I want most of what you have shown here, but mostly I want that straw hat that they show on top of the white blouse or dress.


Rose ~Victorian Rose ~ said...

P.S. Also these are ALL "needful" things...and we never have to necessarily have a place to PUT them.... after we aquire them..or for that matter... a real USE for them.

Just knowing that you "NEED" them is enough.



Draffin Bears said...

Hi Kim,

I adore all the beautiful antiques you have shown today.
I would want to buy everything there too, and looks like a lot of us have this disorder.

Have a happy weekend

Katie@LeBeauPaonVictorien said...

LOL!!! Great post.....I agree with your logic...it would be selfish not to shop for antiques!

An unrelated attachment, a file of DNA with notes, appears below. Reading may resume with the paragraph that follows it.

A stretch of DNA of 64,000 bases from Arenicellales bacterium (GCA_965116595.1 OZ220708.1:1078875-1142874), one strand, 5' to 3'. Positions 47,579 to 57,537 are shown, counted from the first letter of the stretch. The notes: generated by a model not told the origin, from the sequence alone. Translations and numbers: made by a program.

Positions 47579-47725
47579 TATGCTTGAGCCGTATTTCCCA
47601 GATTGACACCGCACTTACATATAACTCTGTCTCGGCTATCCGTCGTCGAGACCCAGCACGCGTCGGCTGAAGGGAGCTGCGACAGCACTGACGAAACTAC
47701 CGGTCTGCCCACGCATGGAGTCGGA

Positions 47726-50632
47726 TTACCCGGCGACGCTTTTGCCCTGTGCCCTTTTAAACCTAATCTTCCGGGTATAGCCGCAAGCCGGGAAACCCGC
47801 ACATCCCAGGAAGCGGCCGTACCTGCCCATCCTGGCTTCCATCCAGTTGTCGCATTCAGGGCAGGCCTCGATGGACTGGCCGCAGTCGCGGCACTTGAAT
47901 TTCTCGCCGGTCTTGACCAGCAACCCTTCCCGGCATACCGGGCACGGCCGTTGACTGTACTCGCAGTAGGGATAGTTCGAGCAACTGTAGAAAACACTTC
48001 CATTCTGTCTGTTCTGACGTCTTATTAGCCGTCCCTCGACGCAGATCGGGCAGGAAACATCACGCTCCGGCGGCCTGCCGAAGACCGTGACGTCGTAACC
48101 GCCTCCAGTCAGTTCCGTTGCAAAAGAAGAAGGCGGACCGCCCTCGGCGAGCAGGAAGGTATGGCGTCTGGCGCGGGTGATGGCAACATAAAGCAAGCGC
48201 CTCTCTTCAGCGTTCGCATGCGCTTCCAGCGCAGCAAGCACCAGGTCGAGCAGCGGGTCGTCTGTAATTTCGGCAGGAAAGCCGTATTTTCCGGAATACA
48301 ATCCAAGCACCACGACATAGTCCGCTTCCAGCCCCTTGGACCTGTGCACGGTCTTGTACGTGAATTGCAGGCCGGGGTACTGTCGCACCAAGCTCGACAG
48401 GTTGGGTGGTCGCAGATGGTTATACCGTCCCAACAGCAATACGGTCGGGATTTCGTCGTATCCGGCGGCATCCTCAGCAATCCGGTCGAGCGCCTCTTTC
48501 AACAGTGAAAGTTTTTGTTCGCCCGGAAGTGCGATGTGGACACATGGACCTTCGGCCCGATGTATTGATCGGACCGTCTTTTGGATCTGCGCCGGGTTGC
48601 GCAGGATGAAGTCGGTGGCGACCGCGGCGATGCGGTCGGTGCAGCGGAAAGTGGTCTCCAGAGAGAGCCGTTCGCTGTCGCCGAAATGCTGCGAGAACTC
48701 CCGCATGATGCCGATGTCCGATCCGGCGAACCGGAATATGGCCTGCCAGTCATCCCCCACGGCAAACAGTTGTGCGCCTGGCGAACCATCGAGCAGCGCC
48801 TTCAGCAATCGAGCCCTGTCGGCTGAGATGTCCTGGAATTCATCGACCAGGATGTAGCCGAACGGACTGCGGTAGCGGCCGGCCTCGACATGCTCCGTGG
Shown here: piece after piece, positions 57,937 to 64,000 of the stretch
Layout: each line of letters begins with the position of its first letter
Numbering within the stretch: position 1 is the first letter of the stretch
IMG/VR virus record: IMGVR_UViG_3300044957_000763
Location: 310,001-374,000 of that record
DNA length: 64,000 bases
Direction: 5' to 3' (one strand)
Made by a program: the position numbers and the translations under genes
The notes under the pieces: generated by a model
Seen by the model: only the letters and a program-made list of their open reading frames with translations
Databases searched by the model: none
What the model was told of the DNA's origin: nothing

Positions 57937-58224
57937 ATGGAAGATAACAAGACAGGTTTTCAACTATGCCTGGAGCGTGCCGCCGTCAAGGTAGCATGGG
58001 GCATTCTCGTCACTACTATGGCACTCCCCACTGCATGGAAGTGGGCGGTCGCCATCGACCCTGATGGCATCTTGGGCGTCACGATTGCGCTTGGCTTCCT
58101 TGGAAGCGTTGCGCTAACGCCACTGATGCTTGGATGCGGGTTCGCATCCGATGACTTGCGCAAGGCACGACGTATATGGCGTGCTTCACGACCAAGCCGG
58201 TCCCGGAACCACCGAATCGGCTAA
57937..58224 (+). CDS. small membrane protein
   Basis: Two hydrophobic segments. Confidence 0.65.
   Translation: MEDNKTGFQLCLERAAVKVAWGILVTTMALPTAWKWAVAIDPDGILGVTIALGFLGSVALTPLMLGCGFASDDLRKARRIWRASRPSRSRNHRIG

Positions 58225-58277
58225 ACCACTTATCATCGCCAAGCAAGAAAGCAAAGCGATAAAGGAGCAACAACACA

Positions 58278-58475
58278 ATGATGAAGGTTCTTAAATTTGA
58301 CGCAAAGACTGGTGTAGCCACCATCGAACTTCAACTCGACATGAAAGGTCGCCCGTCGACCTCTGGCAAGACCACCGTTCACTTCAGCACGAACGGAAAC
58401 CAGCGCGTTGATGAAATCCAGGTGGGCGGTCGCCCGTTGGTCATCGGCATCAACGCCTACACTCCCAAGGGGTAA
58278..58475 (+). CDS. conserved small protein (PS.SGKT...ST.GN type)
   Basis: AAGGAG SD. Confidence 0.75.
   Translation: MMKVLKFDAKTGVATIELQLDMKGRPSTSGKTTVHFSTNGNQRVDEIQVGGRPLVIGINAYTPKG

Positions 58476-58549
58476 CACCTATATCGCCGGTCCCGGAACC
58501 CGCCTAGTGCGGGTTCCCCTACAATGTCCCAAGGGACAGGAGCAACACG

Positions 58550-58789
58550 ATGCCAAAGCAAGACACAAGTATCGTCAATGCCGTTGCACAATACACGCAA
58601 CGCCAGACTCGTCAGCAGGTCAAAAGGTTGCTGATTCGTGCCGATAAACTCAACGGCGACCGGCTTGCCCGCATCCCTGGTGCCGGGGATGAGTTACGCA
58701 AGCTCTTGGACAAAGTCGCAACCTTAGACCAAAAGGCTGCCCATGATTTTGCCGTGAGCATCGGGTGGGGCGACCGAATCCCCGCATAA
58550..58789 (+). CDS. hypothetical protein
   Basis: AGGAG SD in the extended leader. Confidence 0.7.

Of course, I'm pretty sure that I suffer from all the disorders that you had listed...so I might be biased ! :-)

Eastlake Victorian said...


OMG, this is the best post ever (ROFL)!! I do believe I have AADD, and the other maladies you mention as well, especially CED. I'm trying to kick these dreaded disorders, and am getting some relief with SOM (shortage of money). I've found a great therapy called "Blogging", in which the individual takes up writing about said Antiques instead of acquiring them. The downside to this therapy is that the individual may become covetous of her Blog friends' Antiques, making the urge to venture to an Antique store/fair even more tempting.



TiffanyJane said...

Laughing!.....that is tooo Funny :)
I think I have some of those disorders!
That store sure has some pretty things! Esp. love those hats!

Karen said...

What a glorious post! I was laughing so hard . . . but yet, how funny can it be when when you were describing all of my ". . . orders" to a T? You are the first to ever be able to diagnose everything in ONE SHOT!
I'm not sure if I should thank you or not . . . now you've given my AADD an itch that I feel needs to be scratched TODAY!
And I happen to be off today . . .